“Time flies like an arrow; fruit flies like a banana.” – Anthony G. Oettinger

I write this feeling a tiny bit fragile after a lovely evening spent with friends as a final gathering for a couple of weeks. Matt and I are moving to the chateau today as the Toussaint stage for teenagers kicks off tomorrow, and our friends (the majority of whom are Teaching Assistants) who are lucky enough to have Toussaint as a holiday themselves are jetting off to various locations around Europe. Safe to say that fun was had by all last night.

Side note: still not entirely over the fact that I have managed to make an actually very considerable number of friends in France.

I haven’t blogged for almost three weeks, and that’s largely because I haven’t had the time. My trip to Paris marked the start of a very busy couple of weeks at work (which is showing no sign of calming down any time soon) but I’ll try my best to keep this post as short and sweet as possible.

First things first: Paris. In short, I had an absolutely fabulous few days. The mystery work turned out to be a kind of trade fair at the Stade de France; very little effort was involved on my part and it all went fairly smoothly (aside from the fact that I turned up over an hour late on the first day after having got on the wrong RER line) and reaped many a free pen. The real fun, however, came from staying with Christina, my lovely friend from New College, who has fallen on her feet in a big way and ended up with an amazing apartment in the 5th arrondissement. For context, here is the view that greets you as you leave the building:

The Panthéon in all its glory
The Panthéon in all its glory

Safe to say that I was in very good hands. Two days of work was rewarded with two days to myself, the highlights of which were the best falafel I’ve ever had in my life:


a visit to a really excellent exhibition that allowed visitors to participate by taking bits of the artwork away with them, and a trip to a massive flea market in the north of the city where I had some more delicious food:


It was so nice to go away to a big city for a few days, but, upon returning to Laval with considerably fewer Euros than I left with, I couldn’t help but feel slightly relieved that I wasn’t spending six months there.

From Paris I took a train to Nantes where I met some friends from the foyer. Adri’s parents very kindly let us all stay at their house, and they were so hospitable and generous for the whole weekend. It was a very chilled couple of days, the highlight of which was definitely seeing Nantes’s famous mechanical elephant:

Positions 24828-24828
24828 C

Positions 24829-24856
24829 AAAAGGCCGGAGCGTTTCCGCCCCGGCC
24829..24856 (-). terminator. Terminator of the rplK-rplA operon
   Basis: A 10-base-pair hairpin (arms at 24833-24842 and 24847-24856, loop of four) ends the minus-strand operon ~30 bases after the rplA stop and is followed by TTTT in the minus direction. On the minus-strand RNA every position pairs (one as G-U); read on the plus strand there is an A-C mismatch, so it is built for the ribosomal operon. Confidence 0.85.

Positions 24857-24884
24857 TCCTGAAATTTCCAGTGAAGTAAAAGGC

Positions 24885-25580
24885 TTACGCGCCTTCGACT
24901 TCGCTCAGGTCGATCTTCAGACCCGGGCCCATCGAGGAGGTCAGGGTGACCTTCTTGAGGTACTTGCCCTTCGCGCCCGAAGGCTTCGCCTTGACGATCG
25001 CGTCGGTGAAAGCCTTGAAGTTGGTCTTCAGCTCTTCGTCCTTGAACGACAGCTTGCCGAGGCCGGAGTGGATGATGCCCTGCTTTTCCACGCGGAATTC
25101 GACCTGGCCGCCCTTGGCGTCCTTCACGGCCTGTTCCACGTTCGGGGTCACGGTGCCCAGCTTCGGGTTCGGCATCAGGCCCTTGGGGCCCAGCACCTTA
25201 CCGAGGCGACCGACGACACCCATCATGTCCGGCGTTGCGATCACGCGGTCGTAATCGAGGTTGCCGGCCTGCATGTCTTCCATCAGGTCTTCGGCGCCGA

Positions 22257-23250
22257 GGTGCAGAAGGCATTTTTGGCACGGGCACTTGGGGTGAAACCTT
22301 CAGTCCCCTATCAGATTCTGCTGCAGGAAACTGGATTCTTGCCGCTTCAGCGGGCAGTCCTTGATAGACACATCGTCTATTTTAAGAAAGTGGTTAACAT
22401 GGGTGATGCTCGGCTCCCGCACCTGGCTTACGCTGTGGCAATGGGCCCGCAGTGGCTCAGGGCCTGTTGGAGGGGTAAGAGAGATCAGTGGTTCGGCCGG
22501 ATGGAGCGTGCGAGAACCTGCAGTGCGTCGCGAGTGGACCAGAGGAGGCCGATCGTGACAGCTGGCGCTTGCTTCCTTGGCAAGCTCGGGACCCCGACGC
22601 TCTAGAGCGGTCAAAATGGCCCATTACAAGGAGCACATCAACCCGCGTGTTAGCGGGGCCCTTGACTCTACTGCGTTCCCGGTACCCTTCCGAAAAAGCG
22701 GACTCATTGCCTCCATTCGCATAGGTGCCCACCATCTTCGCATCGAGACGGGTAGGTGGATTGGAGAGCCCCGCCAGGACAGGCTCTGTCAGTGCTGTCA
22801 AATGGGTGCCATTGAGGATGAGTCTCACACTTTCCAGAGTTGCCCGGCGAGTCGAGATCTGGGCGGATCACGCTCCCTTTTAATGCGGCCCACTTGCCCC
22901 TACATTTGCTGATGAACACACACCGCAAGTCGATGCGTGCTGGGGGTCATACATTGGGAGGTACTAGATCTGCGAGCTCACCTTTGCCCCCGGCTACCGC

I feel like that photo makes my excitement perfectly clear.

So, after a dreamy few days, it was back to Laval for another week of work. Over the course of the past fortnight, it has become clear that the boss has realised that Matt and I are actually quite dedicated and hardworking, and not representative of our supposedly lazy generation about which she is so fond of ranting. After an initially shaky start (largely triggered by my asking about Christmas holiday far too early on in the internship) I feel quite relieved to have turned things round. Our dedication was tested to the max last weekend, when we had to get up at 6.15am on a Saturday (!!!) to go and work in Angers. Again, in classic Langue & Nature style, I was in the dark up until the very last minute about what would actually be required, and it turned out that we were teaching English to a group of adults. Despite being extremely (probably overly) disgruntled about having to work during the weekend, it was actually a really good day: the students were funny and enthusiastic, we got the afternoon to ourselves in Angers and, best of all and in probably the most surreal moment of my year abroad so far, we were invited to a party, hosted by the organisation behind the conference at which we had been teaching, on a boat, where there was much free alcohol and high-quality cheese to be had. Needless to say that it more than made up for the measly three hours of teaching that we’d done earlier in the day. Additionally, Angers is a great city: although we didn’t have tonnes of time there, we went to the castle and a museum, and had time to check out a couple of bars recommended by Breanna, one of our American friends. The most memorable moment of the day, however, was undoubtedly when Kellen, an American who recently arrived at Langue & Nature as a gardener and who came to Angers simply for a fun day out, vomited out of the window and down the side of our boss’s car. A sign of a very good night.

The week between then and now has positively flown by, and now I’m faced with the prospect of spending the next fortnight acting as an animatrice for a group of French teenagers. Surprisingly, I’m looking forward to it. There are two stages going on at once, and the group I’ve been allocated to work with is comprised of 16-19-year-olds, who will hopefully be a bit more enthusiastic and a bit less full of teenage angst than the group in August. I’ll only be with them for about half the time anyway, as either Matt or I has to be in the office at all times – which should bring some welcome respite.

So yes, that’s the last couple (and the next couple) of weeks of my life in a nutshell. To finish, a shameless plug: I’ve written an article for The Oxford Student newspaper about my experience as a vegetarian in France so far. You can read it here and, as always, any feedback would be appreciated! Merci bien et à bientôt xxx


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